Sunday, September 1, 2013

The Six Week Routine and a Tour in Between

The Fleet Elders and look who has their back! Elder Noble, left,  went home with 8 other Elders who had completed their missions. The Fleet Elders are great at fulfilling their duties to support the temporal needs of the missionaries, which is a massive job. We are also involved in helping with the temporal needs and have enjoyed our routine association and daily interaction with Fleet.  We love and miss you, Elder Noble! 

So, on Tuesdays, every 6 weeks missionaries are released from their missions and return home. Nine just left on August 27th. On Wednesdays, new missionaries arrive.  On August 28th, 16 new missionaries arrived.  This was the first time since our arrival that we received more than went home :).

These two were "visa waiters".  After their MTC time they are assigned to another mission while they await the visa approval process to be completed.  We are happy when they finally arrive.

Amongst the arrivals were missionaries from Tonga, Samoa, England, the Philippines, New Zealand and the United States.

Sister Feil teaches, encourages and gets the new missionaries to complete the "intake" paperwork.  Elder Feil bribes them with candy bars to listen and learn about financial support issues, budgeting and avoiding traffic fines.  All this important business is carried out after they were on a plane for several hours (for example 14 hours from the USA).  Our wonderful mission president prayerfully considers and selects training companions for the new arrivals so they become skilled in doing their duties.

On the evening of their arrival, the new missionaries and their trainers are fed by members, including Sr. Couples and then they teach us a lesson which was prepared earlier in the day.  We enjoyed Elders Sales and Escabarte as they shared their love for the scriptures.

After a busy week we needed a diversion.  So, now  the tour. We were off to Watsons Bay with two other Sr. Couples.  We enjoyed good company, good food and beautiful scenery.

Watsons Bay is one of the last areas before going out to sea.  We ate lunch at Peter Doyle's Restaurant, established in 1885.  It's a famous and popular fish eatery.  We enjoyed a local fish (and chips) called John Dory.  It was very good.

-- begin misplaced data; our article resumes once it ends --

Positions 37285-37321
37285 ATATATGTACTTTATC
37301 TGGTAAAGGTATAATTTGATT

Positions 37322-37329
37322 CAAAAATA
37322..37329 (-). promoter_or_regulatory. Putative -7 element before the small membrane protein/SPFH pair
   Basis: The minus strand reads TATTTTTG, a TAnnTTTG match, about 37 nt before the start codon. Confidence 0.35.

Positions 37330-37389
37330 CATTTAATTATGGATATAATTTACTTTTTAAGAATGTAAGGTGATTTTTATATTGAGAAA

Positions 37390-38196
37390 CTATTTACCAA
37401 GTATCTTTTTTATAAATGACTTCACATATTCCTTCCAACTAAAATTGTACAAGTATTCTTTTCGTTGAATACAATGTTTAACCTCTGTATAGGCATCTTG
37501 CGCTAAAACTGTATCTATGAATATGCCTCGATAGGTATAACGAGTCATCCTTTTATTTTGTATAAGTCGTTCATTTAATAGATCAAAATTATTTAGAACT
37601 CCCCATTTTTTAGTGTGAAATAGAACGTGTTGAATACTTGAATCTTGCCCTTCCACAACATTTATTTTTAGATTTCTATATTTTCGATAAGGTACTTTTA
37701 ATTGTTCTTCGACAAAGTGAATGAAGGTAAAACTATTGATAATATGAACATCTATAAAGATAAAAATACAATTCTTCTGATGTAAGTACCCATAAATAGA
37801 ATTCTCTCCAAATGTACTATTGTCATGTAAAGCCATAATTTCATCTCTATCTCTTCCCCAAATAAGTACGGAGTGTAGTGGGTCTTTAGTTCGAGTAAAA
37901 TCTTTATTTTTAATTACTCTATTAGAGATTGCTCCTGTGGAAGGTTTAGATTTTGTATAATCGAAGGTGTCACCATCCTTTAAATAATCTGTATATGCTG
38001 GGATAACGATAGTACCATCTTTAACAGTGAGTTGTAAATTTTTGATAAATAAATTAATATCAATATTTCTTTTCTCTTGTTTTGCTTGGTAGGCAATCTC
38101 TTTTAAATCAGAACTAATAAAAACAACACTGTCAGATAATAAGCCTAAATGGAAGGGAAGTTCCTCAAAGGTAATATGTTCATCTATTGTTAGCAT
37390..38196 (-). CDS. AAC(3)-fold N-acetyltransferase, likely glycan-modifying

The scenery is stunning.  On one side is the Tasman Sea or Pacific Ocean (we can't tell where the dividing line is).  And the other side is the harbor near Sydney.

Senior Couples living dangerously!

This is what is called "bush walking".

In 1857 the Dunbar got caught in  a northeaster gale in August  and was destroyed.  Only 1 sailor survived of 123 to tell the tale.  This anchor was recovered about 50 years later and is now part of this memorial.

A street sign in English and Chinese.  How unique!

In front of Marquarie's Lighthouse.

Going into The Grove

Gives new meaning to finding your roots!

Big sails and little sails in Sydney Harbor.  It's a very popular activity.

We later hopped on another ferry to Manly Beach.  Here's Sister Feil being "manly".

Maybe this is a more "manly" pose...

This is a Water Dragon-the real manly look.  Yes, grandchildren, you may pet him.

We walked from Manly Beach to Shelley Beach and saw surfers practicing their skills.

Now there's a "manly" wharf for you.

A beautiful day comes to an end.  We really were on the "good ferry".  Sydney Harbor Bridge with backup!

Our busy week ended with spiritual refreshment as we attended the Harbor Ward with missionaries and members of this Young Single Adult Ward.  Our days and weeks begin and end with interaction with missionaries already serving or those leaving or those just arriving.  We know that this work is going forth and spreading throughout this land and the world as prophesied in the scriptures.  The restored gospel is true and we're grateful to be a small part of this continuing effort.  We love the Savior and know that God lives and is our loving Heavenly Father.

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